“Most of those purchased will become city dwellers, destined to hunt in shopping malls, but the drive proved the GLC is more than capable in the wild…”

Mercedes-Benz GLC 250d 4MATIC, CITRINBRAUN MAGNO, Offroad Line Exterieur Mercedes-Benz GLC 220d 4MATIC, CITRINE BROWN MAGNO, Offroad Line, exterior
Mercedes-Benz GLC 220d 4MATIC (X 253) 2015, CITRINBRAUN MAGNO, Artico/Stoff Espresso, Offroad Line Exterieur
Mercedes-Benz GLC 220d 4MATIC (X 253) 2015, CITRINBRAUN MAGNO, Artico/Stoff Espresso, Offroad Line Exterieur
Mercedes-Benz GLC 250d 4MATIC, CITRINBRAUN MAGNO, Offroad Line Exterieur Mercedes-Benz GLC 220d 4MATIC, CITRINE BROWN MAGNO, Offroad Line, exterior
Mercedes-Benz GLC 250d 4MATIC, CITRINBRAUN MAGNO, Offroad Line Exterieur Mercedes-Benz GLC 220d 4MATIC, CITRINE BROWN MAGNO, Offroad Line, exterior
Mercedes-Benz GLC 250d 4MATIC, CITRINBRAUN MAGNO, Offroad Line Exterieur Mercedes-Benz GLC 220d 4MATIC, CITRINE BROWN MAGNO, Offroad Line, exterior

Alsace, France.

The route taken for the launch of the 2016 Mercedes-Benz GLC SUV was cruel and unusual punishment for some of us.

The navigation system guided us through a spectacular drive of more than 500 kilometres, which started and concluded in Basel, the Swiss city straddling the Swiss, French and German borders. First, we motored to Strasbourg, the capital of Alsace, and then returned the next day via the Vosges Mountains and the Munster Valley.

Cruel? – Well, for the oenophiles among the participating media group having to pass without tasting at the many historic Alsace vineyards along the way made one weep. It was just as bad for the beer-swillers who whiffed the smell of hops as they dreamed about sinking a chilled Kronenbourg.

Those, for whom food excites, had their taste buds tickled. They wolfed down amazing soft cheeses and cold cuts at the roadside. A curious donkey and a family of storks observed our feeding frenzy from a nest on high.

The mental torture was eased by an extremely pleasurable drive in this premium mid-range, second generation SUV from Mercedes-Benz, which replaces the GLK moniker with GLC reflecting its mechanical similarities to the C-Class sedan.

I won’t wax lyrical about the shape and looks, the pictures here tell that story. It’s a little longer and wider, meaning those aboard get more space in which to lounge and enjoy the luxury this top German brand typically offers. And, of course, more space for groceries and golf clubs.

A tablet-like 7-inch screen sits above three large air vents, mounted at the top of the centre stack, which features a well-placed controls touch pad in the lower console.

Back to the drive. Firstly, the test cars were pre-production Euro-spec 250s but we did get to take to the winding, often mountainous roads in a version that will more closely resemble the Canadian 300 4Matic. The same 2.0 turbo-four gas engine we get, though light of around 33 horses, powered it.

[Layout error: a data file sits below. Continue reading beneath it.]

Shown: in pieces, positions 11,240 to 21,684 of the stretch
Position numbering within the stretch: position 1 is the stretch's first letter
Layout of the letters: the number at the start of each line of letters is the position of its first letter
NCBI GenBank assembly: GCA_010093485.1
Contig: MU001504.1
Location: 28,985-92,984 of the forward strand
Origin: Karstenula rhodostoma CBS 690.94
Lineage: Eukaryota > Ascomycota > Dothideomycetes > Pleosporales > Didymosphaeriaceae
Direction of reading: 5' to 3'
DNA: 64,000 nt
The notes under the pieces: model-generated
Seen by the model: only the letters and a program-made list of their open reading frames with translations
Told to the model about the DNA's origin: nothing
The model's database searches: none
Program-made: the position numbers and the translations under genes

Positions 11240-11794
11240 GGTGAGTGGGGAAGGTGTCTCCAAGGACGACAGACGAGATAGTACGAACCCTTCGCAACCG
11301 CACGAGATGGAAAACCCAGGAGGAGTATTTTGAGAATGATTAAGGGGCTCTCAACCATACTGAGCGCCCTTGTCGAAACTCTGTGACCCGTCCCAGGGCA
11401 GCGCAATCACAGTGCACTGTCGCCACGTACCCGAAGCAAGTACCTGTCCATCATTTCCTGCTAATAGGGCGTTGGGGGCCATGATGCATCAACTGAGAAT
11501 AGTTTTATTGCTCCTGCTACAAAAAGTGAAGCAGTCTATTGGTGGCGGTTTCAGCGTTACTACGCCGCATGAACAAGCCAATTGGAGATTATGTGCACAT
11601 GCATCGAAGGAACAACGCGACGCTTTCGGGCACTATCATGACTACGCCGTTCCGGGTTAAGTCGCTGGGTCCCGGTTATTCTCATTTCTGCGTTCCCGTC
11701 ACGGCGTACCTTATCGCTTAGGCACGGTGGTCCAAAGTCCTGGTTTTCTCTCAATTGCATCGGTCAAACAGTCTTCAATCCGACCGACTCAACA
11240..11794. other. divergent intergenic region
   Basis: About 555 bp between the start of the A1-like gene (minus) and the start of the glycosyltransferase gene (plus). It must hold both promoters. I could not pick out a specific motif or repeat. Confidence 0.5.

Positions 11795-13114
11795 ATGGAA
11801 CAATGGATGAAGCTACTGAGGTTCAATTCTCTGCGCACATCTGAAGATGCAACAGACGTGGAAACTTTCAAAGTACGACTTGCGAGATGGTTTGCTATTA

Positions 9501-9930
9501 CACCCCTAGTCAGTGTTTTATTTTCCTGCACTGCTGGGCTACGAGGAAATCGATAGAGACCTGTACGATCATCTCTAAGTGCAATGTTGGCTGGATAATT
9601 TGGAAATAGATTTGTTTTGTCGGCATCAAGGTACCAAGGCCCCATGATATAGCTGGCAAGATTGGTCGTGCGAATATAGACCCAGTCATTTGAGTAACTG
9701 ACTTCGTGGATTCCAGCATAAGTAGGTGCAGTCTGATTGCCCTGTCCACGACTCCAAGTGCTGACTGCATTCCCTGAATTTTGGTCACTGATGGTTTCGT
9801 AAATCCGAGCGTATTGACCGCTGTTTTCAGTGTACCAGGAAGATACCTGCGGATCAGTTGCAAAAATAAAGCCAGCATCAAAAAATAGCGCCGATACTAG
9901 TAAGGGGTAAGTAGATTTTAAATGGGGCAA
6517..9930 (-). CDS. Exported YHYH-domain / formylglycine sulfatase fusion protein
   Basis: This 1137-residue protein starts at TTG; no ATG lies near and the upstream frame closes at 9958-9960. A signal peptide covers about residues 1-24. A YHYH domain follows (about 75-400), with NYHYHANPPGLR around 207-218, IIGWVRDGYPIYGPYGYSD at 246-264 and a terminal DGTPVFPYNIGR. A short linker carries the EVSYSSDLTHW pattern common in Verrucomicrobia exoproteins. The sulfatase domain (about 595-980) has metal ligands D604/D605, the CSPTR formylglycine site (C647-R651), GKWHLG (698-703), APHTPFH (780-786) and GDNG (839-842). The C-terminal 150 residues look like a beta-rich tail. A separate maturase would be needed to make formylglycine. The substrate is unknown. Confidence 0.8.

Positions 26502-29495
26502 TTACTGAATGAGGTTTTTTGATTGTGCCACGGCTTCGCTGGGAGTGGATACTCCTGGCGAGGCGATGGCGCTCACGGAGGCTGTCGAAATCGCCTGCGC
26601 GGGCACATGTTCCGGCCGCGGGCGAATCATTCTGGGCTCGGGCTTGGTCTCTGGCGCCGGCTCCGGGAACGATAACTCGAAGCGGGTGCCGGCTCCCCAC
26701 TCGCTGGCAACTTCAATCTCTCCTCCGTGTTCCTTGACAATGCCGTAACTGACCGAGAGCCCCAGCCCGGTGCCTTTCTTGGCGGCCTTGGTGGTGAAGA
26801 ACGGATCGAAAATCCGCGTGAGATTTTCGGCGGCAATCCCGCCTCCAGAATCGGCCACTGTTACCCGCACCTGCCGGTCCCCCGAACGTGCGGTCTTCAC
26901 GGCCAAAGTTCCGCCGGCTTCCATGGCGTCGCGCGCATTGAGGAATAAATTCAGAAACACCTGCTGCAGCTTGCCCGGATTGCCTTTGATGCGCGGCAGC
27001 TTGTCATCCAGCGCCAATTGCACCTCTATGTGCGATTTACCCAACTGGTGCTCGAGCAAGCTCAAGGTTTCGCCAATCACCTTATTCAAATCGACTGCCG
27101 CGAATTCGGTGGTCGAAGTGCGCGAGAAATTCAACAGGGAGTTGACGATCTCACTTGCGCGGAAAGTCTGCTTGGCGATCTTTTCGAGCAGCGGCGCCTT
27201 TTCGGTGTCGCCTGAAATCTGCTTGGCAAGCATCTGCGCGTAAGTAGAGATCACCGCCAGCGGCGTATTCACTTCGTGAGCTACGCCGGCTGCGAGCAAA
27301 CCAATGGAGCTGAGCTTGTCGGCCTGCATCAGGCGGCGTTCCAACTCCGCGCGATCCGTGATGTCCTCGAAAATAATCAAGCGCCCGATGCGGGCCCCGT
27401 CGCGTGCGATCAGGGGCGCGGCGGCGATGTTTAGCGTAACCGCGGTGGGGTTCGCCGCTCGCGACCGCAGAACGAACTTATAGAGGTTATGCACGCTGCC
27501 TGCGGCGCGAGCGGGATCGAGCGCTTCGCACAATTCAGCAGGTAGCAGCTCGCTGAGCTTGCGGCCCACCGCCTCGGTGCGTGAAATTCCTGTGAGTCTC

The GLK-spec 3.5-litre V6 is gone but worry not, if I might be crude, the four banger, coupled with the new 9G-tronic transmission, is more than adequate on the freeway – zero to 100 km/h in 7.3 seconds – and up those hills. And it was quiet in that cabin.

Incidentally, the GLC will use four-cylinder power in all versions – gas, diesel and plug-in gas/electric hybrid. Economy ratings are expected to be in the low 8s L/100kms in the city, low 6s on the highway.

Dynamic Select is standard fare, allowing the driver to switch between Eco, Comfort, Sport and Sport+ modes. The tester was also equipped with the optional Air Body Control, which improves on its predecessor’s Airmatic system ability to smooth out the ride.

Mercedes boasts that the GLC is at home on any terrain. Most of those purchased will become city dwellers, destined to hunt in shopping malls, but the drive proved the GLC is more than capable in the wild.

Sadly, the Off-Road Engineering package will not be offered in Canada. An off-road course included a 38-degree incline, which my drive partner Regina Chan expertly scaled, tilted about 25 degrees at one point!

The standard safety package is extensive and notably includes Collision Prevention Assist, which warns of an imminent crash and helps to apply the brakes, and the self-explanatory Passive Blind Spot Assist.

I’m a sucker for M-B’s Intelligent Drive concept. The various systems take data from the various sensors to boost comfort and safety. Systems that think and act somewhat quicker than your average driver!

The first Canadian models will be gas-powered, a turbo-diesel comes in the 2017 model year and a plug-in hybrid is scheduled for 2018. A Coupe version is on the way but no date yet.

The base sticker price is $44,950 but take it up to the premium package, with COMAND navigation and a superb panoramic roof, and you are nudging 50 grand. Load in those extra tricky active safety technologies and you soon hit the mid-50s.

VIDEO: Mercedes-Benz TV: The new GLC – Trailer

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